In order to discuss and, ultimately, to better identify the convergences and tensions between the discourse of human rights and environmental justice, Canadian and international academics (teachers, researchers and students) coming from various disciplines within the social sciences and law, lawyers, and activists will discuss the following questions: What are the possibilities and limitations of human rights as a tool to promote environmental justice? What are the gains or losses for human rights that are a result from the use of environmental justice tools, and vice versa? What convergences/divergences exist between the values, fundamental principles and objectives of human rights and those of the environmental justice movement? Can indigenous peoples, ethnic minorities, women and people living in poverty mobilize human rights in a positive way to combat environmental problems that affect their health and their physical, psychological and material well-being? How does the human rights system increase the capacity of marginalized groups to defend and protect themselves in decision-making processes that could jeopardize their interests in relation to the environment?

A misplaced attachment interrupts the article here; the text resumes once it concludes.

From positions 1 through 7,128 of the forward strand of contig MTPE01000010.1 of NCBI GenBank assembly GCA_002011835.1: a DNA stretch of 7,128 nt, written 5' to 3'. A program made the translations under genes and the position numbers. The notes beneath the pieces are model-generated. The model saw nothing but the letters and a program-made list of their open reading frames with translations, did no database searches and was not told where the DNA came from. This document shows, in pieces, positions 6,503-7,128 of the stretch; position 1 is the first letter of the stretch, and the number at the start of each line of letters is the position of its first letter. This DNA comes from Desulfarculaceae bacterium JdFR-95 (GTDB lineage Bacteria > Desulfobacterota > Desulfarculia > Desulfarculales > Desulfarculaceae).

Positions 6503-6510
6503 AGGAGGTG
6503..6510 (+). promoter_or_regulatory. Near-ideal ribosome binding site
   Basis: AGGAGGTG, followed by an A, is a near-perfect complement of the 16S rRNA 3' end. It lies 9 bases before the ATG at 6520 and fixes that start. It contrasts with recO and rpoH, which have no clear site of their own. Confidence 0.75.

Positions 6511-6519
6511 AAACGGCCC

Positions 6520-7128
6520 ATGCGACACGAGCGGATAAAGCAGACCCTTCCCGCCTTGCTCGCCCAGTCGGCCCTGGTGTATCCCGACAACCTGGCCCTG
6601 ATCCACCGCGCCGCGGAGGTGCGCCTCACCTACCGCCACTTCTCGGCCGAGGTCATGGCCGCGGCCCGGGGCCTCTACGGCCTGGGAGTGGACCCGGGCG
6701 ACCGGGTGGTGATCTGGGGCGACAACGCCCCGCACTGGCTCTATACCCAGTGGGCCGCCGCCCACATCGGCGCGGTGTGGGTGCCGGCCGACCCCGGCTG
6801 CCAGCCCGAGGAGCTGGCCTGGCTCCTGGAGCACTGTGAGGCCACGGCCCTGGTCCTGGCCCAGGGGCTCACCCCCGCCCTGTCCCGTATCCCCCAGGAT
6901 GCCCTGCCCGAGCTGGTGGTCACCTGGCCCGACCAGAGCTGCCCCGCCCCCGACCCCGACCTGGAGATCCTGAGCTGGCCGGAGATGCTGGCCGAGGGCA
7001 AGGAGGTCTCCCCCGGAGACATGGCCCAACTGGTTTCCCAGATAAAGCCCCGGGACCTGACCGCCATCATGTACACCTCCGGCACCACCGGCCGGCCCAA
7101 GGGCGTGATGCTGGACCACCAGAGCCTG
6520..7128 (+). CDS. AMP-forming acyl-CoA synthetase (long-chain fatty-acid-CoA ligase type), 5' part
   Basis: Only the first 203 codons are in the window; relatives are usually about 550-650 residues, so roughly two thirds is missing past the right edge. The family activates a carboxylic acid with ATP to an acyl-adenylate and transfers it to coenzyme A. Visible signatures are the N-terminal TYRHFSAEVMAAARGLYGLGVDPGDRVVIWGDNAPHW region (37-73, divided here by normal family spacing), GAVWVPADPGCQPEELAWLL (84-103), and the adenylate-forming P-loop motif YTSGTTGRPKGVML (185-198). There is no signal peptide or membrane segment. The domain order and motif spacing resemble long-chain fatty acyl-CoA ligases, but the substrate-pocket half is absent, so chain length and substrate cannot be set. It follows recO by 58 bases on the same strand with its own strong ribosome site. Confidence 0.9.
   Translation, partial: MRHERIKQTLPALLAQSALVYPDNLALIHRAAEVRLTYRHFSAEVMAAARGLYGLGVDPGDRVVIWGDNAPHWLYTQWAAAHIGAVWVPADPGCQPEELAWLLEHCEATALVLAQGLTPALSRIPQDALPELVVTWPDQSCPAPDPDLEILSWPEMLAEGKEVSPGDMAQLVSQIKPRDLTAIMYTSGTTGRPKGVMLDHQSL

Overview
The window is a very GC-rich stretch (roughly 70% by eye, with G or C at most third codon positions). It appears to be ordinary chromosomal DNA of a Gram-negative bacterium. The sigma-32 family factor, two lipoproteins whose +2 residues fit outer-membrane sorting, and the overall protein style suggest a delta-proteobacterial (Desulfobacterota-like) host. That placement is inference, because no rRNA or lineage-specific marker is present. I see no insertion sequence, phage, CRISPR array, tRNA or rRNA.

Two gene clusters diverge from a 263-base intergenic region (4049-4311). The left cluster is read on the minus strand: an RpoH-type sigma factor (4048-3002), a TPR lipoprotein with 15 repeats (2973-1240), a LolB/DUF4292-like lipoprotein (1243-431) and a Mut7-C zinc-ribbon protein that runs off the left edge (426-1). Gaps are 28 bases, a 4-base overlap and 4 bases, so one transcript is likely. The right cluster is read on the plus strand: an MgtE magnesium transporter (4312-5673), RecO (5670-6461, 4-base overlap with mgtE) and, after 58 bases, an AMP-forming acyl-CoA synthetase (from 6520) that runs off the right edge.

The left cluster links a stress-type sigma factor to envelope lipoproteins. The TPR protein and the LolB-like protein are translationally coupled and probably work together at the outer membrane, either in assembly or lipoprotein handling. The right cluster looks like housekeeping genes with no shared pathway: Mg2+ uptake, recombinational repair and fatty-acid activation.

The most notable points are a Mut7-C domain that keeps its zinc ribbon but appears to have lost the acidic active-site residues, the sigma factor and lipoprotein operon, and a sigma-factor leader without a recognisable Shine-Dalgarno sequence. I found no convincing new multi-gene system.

Program

Thursday, November 8, 2012, 7:00pm to 9:00pm, DMS12102

Opening night and Book launch (Wine and cheese, Free & open to the public)

Keynote Speaker: Professor David Boyd, Simon Fraser University

Opening comments: Sophie Thériault, Professor, Faculty of Law, University of Ottawa
Commentators: Will Amos (Ecojustice) et Lynda Collins (Professor, Ottawa University)

1- The Right to a Healthy Environment: Revitalizing Canada’s Constitution

2- The Environmental Rights Revolution: A Global Study of Constitutions, Human Rights, and the Environment


Friday, November 9, 2012

8:00-9:00        Registration & Breakfast (included)